“We need personnel with the right specialties to treat patients on and off the battlefield,” Norquist said. “Congress recognized that we were short on critical wartime specialties. Many of our military medical personnel provide services that are similar to the private sector. But we have fewer prepared to meet warfighter needs. As a result, Congress mandated DOD to rethink how we organize, train, and equip our medical force.

“Our goal is to achieve and sustain an appropriate specialty mix,” Norquist added. “While beneficiary care will always be important, Congress recognized the DOD needs to lead in the area it knows best. This change will save lives. The second major change concerns our [military medical treatment facilities]. This reform is related to the first, and it addresses efficiency in one of the largest cost drivers of the Military Health System. Congress directed us to transfer control of [military medical treatment facilities] from the services to the Defense Health Agency.”

Consolidating beneficiary care to the Defense Health Agency and focusing the service surgeons general on readiness removes risk, Norquist said, and leads to greater efficiencies and lower costs.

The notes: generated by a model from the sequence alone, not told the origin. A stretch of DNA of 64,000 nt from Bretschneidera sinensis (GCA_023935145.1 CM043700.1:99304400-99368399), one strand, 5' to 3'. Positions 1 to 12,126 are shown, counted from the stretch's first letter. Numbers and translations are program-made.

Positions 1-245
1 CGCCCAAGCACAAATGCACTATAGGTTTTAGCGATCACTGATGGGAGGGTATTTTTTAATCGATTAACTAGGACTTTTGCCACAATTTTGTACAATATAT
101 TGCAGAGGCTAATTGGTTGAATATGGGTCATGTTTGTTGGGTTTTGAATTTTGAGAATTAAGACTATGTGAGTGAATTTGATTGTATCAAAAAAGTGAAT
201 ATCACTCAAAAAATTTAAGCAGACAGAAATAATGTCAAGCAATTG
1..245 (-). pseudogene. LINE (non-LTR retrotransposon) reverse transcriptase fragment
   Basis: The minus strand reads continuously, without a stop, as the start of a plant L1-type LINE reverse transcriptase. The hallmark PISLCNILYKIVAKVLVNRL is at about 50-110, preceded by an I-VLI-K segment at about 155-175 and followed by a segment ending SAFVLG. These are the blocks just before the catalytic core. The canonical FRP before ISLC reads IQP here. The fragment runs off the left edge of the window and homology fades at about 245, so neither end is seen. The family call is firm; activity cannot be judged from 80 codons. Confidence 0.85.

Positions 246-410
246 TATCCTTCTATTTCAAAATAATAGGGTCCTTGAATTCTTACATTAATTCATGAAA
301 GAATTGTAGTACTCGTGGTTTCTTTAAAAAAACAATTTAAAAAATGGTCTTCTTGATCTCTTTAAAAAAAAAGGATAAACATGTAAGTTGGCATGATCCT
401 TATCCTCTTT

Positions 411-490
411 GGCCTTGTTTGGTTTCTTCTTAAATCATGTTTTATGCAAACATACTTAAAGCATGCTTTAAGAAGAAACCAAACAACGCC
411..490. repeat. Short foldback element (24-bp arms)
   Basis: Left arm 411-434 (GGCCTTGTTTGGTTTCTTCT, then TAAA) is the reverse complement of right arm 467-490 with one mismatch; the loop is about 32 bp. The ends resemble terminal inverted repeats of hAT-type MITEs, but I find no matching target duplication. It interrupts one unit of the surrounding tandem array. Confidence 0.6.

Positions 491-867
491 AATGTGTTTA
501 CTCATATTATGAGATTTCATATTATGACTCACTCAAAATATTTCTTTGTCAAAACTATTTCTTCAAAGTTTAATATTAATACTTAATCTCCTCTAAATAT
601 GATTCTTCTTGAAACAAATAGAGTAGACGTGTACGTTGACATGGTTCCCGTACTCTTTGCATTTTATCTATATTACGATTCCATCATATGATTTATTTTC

“Of course, I’d be remiss if I did not mention our progress on Operation Warp Speed, a joint effort with HHS to deliver safe and effective vaccines, therapeutics, and diagnostics in record time,” he added.

“Operation Warp Speed will enable immediate large-scale delivery of millions of doses, something only possible because production is already ongoing,” Norquist said, underscoring military readiness well before the vaccines were fully developed.

You also may be interested in...

Photo
Jan 31, 2023

FLOTEX-22

U.S. Navy Hospital Corpsman Dante Horner, a corpsman with 1st Battalion, 8th Marine Regiment, 2d Marine Division, performs tactical combat casualty care during Spanish FLOTEX-22 near Rota, Spain, June 9, 2022. This exercise features tactical level actions ashore, combined with joint training and planning, aimed at increasing overall bilateral interoperability between nations. (U.S. Marine Corps photo by Lance Cpl. Megan Ozaki)

U.S. Navy Hospital Corpsman Dante Horner, a corpsman with 1st Battalion, 8th Marine Regiment, 2d Marine Division, performs tactical combat casualty care during Spanish FLOTEX-22 near Rota, Spain, June 9, 2022. This exercise features tactical level actions ashore, combined with joint training and planning, aimed at increasing overall bilateral ...